1. A Worrisome New Plan
to Send U.S. Troops to Libya as
2. Trump’s Five Questions on US Foreign Policy
3. The New Agenda For Taking On Wall Street
4. The Obama Years Have Been Very Good to
5. The Pentagon’s
Budgetary War on Accountability
This is a Nederlog of Wednesday, May 25,
is a crisis log with 5 items and 5 dotted links: Item 1 is about "a worrisome new plan" to have American troops in Libya, in the coming 25 or more years; item 2 is about five questions Trump asked about US foreign policy (and the questions are sensible); item 3 is about a new plan to attack Wall Street (which I agree is the USA's greatest criminal organization: "too big to fail"); item 4 is about how extra-ordinary good Obama's reign was for the American weapon makers; and item 5
is about a fine article about the almost complete lack of any
accountability, and of any auditing since 1990, of the Pentagon, that
together with Wall Street seems the real forces that rule the present USA.
1. A Worrisome New Plan to Send U.S. Troops to Libya as
The first item is by John Kiriakou on Truthdig:
This starts as follows:
The chairman of the Joint Chiefs of Staff, General James Dunford,
said last week that the United States is engaged in a “period of intense
dialogue” that could lead to an agreement with the government of Libya
that would allow U.S. “military advisers” to be deployed there in the
fight against Islamic State.
“There’s a lot of activity going on underneath the surface,” Dunford told The Washington Post.
“We’re just not ready to deploy capabilities yet because there hasn’t
been an agreement. And frankly, any day that could happen.”
This plan should worry every American. If the past is any lesson, the
new U.S. military advisers will likely be permanent and will presage a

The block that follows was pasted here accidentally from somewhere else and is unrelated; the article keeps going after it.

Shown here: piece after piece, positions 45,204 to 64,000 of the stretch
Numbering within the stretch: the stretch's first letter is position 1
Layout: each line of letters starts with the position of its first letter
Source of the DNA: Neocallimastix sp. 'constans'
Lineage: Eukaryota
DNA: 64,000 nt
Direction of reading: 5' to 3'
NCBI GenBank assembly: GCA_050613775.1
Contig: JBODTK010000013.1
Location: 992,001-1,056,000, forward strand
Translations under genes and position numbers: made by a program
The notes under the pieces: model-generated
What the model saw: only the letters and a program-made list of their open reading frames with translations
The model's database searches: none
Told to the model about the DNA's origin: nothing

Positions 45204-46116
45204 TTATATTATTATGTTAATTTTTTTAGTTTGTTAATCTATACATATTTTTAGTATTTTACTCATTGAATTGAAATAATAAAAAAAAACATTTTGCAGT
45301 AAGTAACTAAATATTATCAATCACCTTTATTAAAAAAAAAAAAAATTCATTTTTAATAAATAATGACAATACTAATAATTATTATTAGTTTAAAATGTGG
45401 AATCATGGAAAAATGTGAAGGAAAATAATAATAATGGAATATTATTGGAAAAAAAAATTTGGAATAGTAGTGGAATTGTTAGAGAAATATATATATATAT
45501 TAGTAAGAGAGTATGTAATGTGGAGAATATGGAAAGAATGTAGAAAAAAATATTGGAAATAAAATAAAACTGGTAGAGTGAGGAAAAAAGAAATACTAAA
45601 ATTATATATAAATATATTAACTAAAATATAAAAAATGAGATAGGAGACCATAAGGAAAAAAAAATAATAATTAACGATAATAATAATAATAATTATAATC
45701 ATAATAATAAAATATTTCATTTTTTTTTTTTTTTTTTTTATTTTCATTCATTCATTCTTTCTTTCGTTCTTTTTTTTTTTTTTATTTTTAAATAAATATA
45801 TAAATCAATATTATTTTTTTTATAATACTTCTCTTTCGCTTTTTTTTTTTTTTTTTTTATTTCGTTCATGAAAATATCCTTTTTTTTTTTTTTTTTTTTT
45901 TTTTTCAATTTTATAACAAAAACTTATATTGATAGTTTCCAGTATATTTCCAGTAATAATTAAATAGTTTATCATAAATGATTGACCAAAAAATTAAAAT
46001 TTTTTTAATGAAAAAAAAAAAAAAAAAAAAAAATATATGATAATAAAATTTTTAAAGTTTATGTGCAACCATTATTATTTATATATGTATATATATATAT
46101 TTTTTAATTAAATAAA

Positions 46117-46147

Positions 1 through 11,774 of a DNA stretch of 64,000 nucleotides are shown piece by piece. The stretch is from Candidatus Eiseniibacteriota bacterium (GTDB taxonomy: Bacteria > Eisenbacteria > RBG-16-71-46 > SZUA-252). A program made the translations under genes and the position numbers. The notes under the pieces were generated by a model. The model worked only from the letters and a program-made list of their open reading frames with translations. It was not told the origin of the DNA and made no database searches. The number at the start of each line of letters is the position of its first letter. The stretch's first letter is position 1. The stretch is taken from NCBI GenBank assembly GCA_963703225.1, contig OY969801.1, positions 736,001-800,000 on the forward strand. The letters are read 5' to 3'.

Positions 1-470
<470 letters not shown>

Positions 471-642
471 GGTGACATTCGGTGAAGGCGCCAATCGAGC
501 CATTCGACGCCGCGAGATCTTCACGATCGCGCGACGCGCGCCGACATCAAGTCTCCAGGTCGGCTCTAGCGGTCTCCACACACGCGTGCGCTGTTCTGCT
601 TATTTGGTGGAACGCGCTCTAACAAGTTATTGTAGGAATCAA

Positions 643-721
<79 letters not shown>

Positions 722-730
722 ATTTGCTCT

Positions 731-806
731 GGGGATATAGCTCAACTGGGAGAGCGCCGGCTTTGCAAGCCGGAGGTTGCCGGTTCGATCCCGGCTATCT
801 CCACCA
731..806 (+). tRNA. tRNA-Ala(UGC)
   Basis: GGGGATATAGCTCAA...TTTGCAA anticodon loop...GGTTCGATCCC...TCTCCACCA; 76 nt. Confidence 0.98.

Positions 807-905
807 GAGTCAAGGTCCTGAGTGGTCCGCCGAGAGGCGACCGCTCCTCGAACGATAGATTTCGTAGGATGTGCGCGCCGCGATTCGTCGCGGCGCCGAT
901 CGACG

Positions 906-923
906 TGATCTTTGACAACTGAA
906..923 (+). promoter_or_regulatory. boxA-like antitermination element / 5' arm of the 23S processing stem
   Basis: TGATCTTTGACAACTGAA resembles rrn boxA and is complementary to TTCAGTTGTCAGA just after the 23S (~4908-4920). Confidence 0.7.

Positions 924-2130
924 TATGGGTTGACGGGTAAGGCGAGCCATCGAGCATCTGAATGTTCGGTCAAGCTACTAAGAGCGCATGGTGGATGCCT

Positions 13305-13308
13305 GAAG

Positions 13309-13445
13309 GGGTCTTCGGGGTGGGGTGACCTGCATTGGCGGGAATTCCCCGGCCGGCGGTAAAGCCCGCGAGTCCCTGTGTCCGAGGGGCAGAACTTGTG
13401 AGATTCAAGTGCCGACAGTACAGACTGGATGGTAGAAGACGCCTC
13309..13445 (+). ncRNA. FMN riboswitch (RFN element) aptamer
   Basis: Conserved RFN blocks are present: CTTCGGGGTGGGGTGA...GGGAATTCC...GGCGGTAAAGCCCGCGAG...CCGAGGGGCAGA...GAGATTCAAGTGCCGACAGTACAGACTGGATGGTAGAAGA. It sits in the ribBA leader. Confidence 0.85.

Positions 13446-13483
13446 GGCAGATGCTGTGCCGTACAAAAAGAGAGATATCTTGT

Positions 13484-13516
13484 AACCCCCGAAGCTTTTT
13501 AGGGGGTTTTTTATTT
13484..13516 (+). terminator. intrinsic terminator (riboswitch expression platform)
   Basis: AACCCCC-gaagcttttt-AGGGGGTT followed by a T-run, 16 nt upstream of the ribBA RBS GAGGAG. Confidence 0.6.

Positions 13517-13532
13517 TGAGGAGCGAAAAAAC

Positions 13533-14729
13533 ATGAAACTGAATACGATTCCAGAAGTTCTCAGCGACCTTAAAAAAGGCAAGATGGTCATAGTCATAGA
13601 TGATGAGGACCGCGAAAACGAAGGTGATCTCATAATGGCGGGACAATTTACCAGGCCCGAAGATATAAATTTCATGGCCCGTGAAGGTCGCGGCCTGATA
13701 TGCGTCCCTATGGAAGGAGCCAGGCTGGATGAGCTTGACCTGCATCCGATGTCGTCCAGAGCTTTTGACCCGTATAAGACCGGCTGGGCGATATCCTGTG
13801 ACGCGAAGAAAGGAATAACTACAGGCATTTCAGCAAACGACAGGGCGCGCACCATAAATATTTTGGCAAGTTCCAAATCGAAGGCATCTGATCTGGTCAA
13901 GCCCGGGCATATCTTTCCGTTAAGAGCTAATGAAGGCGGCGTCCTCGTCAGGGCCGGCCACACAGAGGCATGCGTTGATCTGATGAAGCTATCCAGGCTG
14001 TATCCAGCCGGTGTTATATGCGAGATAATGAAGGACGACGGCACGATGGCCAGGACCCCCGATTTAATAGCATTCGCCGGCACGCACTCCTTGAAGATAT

large combat contingent in Libya.
indeed. But it seems by now that the Pentagon more or less does as it
likes to do. (For considerably more on the Pentagon see item 5.)
Here is some information on "how this normally works", the last 66 years:
U.S. military advisers first arrived in Vietnam in 1950, a move that
presaged the eventual arrival of 9,087,000 military personnel, and
reaching a peak in 1967 of 545,000 combat troops. The last U.S. troops
didn’t leave Vietnam until 1975, and only after 58,220 had been killed. U.S. troops entered Kuwait in February 1991 to push invading Iraqi forces out of that country. Twenty-five years later, 13,500 troops remain.
U.S. troops are still in Afghanistan after 15 years and still in Iraq after 13 years.
There is more in the original, which is recommended. But this is "how this normally works": The generals track their own course; the goverment provides the propaganda; and the taxpayer has to pay and to shut up about America's Exceptional Military.
It is complete irresponsibility (and see item 5) that would be totally impossible in a real democracy.
Five Questions on US Foreign Policy
The second item is by John V. Walsh on Consortiumnews:
This starts as follows:
“Only Donald Trump (among the Presidential candidates) has said anything
meaningful and critical of U.S. foreign policy.” No, that is not Reince
Priebus, chair of the RNC, speaking up in favor of the presumptive
Republican nominee. It is Stephen F. Cohen, Emeritus Professor of
Russian History at Princeton and NYU, a contributing editor for The Nation, that most liberal of political journals.Well, I am willing to see this because (i) Barack Obama only utters propaganda, while (ii) Stephen F. Cohen (<- Wikipedia) does seem to be a serious student of Russia.
Cohen tells us here
that: “Trump’s questions are fundamental and urgent, but instead of
engaging them, his opponents (including President Obama) and the media
dismiss the issues he raises about foreign policy as ignorant and
dangerous. Some even charge that his statements are like ‘Christmas in
the Kremlin’ and that he is ‘the Kremlin’s Candidate’ — thereby, further
shutting off the debate we so urgently need.” (Cohen’s comment about
the lack of a meaningful critique of U.S. foreign policy also covers the